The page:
• Customer Requests — These are features that have been requested directly by customers. They are usually incremental enhancements, but it’s important to consider them or else risk alienating users or miss important feedback coming from their usage of the product;
  • Delight — Innovative features that are internally generated based on insights in design or technology. Working on surprising and exciting features is important to delight customers and create a differentiated position in the market (c.f. Kano Model for more on this);
  • Strategic — Features that are included for strategic reasons related to learning or future goals (e.g. experimentation and data gathering).

A well-balanced product release should typically include features from all of these buckets. The framework is not explicit as to the appropriate distributions among these buckets and to how to prioritize internally within each. These implementation details are left up to the Product Manager to define.

Ian McAllister’s Framework

I don’t think this framework has an official name (hence the uncreative one I’m using). Given its author’s experience and the huge popularity it has on Quora, it’s well worth including in this overview. Here’s how it works:

  1. Define the important themes for the product or business
    Create a list of the most important themes (e.g. customer acquisition, engagement, activation, ARPU) and select the top three.
  2. Prioritize and resource the themes
    Define the relative priority for each theme and how much resources you want to invest in each (team members, marketing, etc.)
  3. Generate project ideas
    Use projects ideas you already have for each theme and come up with new ones. Keep in mind the Pareto principle and focus on the 20% of the project that will get you to 80% of the desired outcome.
  4. Estimate each project’s potential impact
    Work out the impact you expect from each project, in very broad terms (think order-of-magnitude-similar.)
  5. Estimate each project’s costs
    With your team’s (and relevant stakeholder’s) help, come up with an estimation for each project’s costs.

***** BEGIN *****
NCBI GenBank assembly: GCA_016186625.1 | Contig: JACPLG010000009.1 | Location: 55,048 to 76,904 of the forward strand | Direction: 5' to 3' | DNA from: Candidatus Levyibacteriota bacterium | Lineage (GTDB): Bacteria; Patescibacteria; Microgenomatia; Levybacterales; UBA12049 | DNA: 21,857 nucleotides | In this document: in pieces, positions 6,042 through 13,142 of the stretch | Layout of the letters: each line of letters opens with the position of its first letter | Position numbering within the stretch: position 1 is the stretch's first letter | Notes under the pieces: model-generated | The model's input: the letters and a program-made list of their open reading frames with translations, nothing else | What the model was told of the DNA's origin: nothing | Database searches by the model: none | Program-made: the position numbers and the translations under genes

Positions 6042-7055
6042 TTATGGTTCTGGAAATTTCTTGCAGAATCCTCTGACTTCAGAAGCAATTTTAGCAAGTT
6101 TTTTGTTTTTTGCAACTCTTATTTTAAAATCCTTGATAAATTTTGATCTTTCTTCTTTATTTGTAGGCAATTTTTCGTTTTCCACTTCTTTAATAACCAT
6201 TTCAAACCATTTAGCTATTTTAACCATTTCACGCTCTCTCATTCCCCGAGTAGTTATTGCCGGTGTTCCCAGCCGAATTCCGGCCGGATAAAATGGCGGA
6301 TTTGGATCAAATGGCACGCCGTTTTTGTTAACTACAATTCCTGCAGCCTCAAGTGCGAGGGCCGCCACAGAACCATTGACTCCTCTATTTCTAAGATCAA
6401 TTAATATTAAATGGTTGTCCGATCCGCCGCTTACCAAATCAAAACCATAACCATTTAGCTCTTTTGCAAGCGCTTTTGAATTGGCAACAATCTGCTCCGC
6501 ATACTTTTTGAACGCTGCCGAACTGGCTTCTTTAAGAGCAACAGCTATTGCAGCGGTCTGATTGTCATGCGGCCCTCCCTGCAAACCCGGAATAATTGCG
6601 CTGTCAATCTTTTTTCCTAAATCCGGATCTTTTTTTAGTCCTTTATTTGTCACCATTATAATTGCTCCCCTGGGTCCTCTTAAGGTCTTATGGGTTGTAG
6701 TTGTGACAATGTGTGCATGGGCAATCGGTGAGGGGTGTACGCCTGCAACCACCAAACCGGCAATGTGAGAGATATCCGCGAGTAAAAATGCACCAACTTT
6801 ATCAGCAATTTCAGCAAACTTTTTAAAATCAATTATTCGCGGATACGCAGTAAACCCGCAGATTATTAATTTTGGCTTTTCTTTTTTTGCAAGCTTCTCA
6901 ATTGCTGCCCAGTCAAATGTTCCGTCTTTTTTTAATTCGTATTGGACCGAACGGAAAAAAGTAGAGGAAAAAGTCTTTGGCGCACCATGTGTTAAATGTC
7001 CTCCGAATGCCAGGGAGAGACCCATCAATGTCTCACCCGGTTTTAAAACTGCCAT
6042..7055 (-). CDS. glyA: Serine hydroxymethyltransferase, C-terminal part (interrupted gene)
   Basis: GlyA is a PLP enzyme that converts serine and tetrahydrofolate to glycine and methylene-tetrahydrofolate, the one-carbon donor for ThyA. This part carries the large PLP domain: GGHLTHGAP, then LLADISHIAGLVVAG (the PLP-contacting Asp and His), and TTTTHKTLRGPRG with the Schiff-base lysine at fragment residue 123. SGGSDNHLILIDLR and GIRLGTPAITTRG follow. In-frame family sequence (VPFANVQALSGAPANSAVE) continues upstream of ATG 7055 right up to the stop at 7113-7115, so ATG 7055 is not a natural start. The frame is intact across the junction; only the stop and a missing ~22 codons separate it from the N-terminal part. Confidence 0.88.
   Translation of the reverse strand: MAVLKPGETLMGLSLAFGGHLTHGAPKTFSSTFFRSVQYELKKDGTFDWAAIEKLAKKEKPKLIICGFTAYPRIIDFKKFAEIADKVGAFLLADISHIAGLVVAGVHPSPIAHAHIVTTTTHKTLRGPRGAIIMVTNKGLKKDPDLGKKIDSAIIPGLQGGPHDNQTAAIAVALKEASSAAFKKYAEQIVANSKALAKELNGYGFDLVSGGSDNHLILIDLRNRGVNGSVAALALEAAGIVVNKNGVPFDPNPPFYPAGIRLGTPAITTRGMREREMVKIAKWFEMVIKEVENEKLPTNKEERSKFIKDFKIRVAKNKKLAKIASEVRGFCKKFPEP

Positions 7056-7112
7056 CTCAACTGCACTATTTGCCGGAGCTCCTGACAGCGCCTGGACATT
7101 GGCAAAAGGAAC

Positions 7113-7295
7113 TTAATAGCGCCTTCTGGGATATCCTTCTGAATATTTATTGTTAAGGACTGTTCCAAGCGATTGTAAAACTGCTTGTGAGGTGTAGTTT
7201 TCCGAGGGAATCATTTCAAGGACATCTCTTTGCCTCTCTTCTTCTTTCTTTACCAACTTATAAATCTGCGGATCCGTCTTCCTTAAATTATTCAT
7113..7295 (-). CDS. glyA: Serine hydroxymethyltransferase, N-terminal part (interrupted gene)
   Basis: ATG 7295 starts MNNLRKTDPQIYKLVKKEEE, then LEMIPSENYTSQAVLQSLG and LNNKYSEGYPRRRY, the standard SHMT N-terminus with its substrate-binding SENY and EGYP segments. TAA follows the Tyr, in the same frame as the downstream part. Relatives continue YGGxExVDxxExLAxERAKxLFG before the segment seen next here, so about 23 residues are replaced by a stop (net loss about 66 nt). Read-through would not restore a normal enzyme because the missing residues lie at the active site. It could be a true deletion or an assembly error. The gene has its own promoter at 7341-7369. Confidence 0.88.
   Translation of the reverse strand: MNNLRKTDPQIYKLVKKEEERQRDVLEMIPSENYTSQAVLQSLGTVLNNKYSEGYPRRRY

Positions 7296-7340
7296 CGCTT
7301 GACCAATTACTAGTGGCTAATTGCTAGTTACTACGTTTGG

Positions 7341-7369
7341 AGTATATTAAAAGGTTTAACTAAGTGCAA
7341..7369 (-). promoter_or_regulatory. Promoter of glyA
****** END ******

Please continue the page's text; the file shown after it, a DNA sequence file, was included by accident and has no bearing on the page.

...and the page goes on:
6. Prioritize project within each theme
    Set priorities considering the projects with the best impact-to-cost ratios.

You should check out Ian’s original answer for more details and to read about the multiple benefits he finds in this framework. Out of those, the one that jumps out to me as the most useful is to resource themes independently. That is: pick the important themes and assign team members and other resources beforehand. This sets you free from constantly struggling to prioritize very different themes that you may be developing in parallel.

Key Takeaways

After going through all of these techniques you will have probably noticed that they each have contexts in which they make sense to be used and others when they don’t. As much as we’d like to, there are no prioritization silver bullets and we have to choose whatever is more appropriate for our product, team, industry, etc. At the same time, there are important commonalities among these methods that are worth pointing out.

Let’s go over the most important takeaways from this fascinating task we call Prioritizing.

1. Prioritize at a high-level

Essentially all prioritization methods work with high-level features (themes) and user goals. This is important for a couple of reasons:

  • The focus is on providing value to the user and not the minutia (at least at first);
  • You don’t waste as much time if/when the strategy changes;
  • After working out the strategy and high-level priorities, the team should take care of finding the best tactics to get there.

2. Set goals, measure and adjust

Another common characteristic among many techniques is their focus on Effectiveness. They have an underlying notion that our motivation to prioritize is that we’re going after some goal with a measurable effect (impact, ROI, usage, improved business metric, etc.).